Turntable Review: Pro-Ject VTE-R (vertical turntable)

Turntable Review: Pro-Ject VTE-R (vertical turntable)

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Pro-Ject VTE-R

Price: £229

Pros: It actually works! Plug and go, musical midrange, neat and tidy bass.

Cons: Distinctive design might draw a Marmite response.

Verdict: Best lifestyle turntable on the market.

Rating: 4.5/5


I’ve already looked at a range of vertically standing turntables here, so the VTE-R is certainly not unique in terms of its design. What is surprising is that such a design should come from an audiophile manufacturer such as Pro-Ject.

Surely, vertically standing turntables are for pub conversations or as a pointable object during a civilised get together while carrying a glass of dry white and chewing a vol-au-vent or even as part of a retro interior design, standing next to a lava lamp and a blow up plastic chair with a slow leak. These things are not for audiophiles, surely? Yet… this is Pro-Ject. You have no choice but to treat this deck with a serious attitude until proven otherwise.

What you have here is a Pro-Ject Elemental on its side, fitted with an aluminium tonearm plus £50’s worth of Ortofon OM5E moving magnet cartridge. In terms of installation, there is little to actually do except attach a rear foot ‘stand’ with two screws, IKEA-fashion, the belt, the power supply, place the thing on a shelf or fit it to a wall with the supplied mountings and away you go.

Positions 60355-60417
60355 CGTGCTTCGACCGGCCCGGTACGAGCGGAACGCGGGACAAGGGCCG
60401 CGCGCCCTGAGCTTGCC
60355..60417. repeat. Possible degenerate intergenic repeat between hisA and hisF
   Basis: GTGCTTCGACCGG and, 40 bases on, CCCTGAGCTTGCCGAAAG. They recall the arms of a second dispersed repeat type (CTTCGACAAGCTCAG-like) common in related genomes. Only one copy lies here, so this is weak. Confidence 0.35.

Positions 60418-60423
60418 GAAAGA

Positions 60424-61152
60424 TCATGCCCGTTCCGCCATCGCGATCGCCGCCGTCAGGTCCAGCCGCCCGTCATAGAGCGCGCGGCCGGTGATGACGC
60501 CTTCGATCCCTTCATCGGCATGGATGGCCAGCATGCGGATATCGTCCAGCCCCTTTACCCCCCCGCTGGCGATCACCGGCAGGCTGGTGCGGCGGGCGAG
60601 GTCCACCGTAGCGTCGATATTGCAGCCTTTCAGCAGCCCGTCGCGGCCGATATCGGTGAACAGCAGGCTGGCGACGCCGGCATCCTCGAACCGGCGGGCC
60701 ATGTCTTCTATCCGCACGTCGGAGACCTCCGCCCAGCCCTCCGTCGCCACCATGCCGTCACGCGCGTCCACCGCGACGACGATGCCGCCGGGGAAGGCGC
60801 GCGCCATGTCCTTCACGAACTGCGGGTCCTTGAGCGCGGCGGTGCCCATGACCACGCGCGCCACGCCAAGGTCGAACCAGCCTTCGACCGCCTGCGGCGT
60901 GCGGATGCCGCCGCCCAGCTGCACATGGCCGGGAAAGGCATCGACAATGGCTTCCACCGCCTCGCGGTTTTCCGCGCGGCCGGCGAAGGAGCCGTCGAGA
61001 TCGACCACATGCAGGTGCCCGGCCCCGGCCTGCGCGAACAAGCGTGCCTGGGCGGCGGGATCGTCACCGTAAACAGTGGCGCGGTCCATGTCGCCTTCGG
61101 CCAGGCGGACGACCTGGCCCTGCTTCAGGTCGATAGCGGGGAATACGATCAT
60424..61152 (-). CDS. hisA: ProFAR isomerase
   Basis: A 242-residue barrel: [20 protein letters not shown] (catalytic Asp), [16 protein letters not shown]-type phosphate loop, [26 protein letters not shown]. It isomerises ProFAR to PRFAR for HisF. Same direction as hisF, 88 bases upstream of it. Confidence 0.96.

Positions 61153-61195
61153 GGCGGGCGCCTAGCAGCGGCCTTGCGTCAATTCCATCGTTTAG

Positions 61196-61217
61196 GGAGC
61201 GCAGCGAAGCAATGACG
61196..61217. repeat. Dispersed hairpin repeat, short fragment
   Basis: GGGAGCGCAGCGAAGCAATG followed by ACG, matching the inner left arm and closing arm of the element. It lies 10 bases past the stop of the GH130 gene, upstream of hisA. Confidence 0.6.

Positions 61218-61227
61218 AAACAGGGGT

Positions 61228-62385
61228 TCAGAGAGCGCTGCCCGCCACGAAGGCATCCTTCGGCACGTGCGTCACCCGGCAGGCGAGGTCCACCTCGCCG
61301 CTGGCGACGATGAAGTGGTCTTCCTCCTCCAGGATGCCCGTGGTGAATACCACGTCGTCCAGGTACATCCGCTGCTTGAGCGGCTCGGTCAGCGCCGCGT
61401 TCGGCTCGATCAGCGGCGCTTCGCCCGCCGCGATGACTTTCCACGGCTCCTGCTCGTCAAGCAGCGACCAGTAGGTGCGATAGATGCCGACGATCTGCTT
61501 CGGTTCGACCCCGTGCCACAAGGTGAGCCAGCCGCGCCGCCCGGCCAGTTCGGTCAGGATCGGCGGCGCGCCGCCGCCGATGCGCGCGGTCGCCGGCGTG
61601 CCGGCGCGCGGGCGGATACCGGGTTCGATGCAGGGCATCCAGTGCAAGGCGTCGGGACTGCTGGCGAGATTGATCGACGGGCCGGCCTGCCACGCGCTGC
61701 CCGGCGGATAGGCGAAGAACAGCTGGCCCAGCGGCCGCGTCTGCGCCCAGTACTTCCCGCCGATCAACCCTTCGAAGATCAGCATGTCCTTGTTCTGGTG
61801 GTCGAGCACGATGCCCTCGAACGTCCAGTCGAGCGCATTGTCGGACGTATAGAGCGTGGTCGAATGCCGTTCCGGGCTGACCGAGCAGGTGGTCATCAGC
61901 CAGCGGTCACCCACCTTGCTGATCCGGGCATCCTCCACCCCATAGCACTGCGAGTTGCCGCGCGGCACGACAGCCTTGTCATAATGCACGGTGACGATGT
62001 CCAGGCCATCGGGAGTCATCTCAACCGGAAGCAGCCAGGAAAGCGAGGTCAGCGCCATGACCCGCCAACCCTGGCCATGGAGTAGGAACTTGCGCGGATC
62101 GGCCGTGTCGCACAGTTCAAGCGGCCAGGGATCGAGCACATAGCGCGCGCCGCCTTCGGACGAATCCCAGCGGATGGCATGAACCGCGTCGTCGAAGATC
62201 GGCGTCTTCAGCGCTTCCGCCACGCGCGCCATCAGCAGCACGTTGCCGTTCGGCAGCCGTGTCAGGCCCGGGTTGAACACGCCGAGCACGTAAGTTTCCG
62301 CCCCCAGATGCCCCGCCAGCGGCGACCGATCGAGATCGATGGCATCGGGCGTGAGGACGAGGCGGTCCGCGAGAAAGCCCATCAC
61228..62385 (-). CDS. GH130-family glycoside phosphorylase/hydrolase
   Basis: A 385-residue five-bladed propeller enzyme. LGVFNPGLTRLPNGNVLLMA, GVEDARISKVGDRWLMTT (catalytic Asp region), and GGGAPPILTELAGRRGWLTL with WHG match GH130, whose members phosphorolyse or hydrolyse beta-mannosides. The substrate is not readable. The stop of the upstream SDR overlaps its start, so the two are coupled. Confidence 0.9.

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So how does it work? How come everything doesn’t fall to the floor with a clatter? The tonearm has a special spring that allows it to track the record with the right downward force that actually works well during play. To help things along is a clamp that fits onto the fibreboard platter to keep the record in place. Hanging off the back are gold-plated RCA cables to attach to the phono connectors of your amp or separate phono amplifier.

And the sound? Unlike most of the vertical turntables that I’ve heard, this one is pretty good. Surprisingly good. The presentation is quite focused with an impressive precision within the upper mids. Strummed guitars will impress, for example, while banks of strings are infused with air and space while the bass has the admirable element of impact.

The VTE-R should not be looked at in the same way as you would consider a standard deck. This is a ‘lifestyle’ turntable not a competitor to your standard Pro-Jects and Regas out there. This is a turntable for those who are less than serious about their hi-fi and just want an element of fun in their vinyl play.

And why not? As such, this is the best deck of its type currently on the market. Pro-Ject is missing out on weird and wacky plinth shape variations, though. A plinth shaped like Ziggy Stardust, perhaps? The Batman shadow? A cheese sandwich? Pro-ject could go wild (I have the ™ on the cheese sandwich idea, though… and it’ll cost you).


Reviewed by Paul Rigby, creator of the music and hi-fi magazine, The Audiophile Man.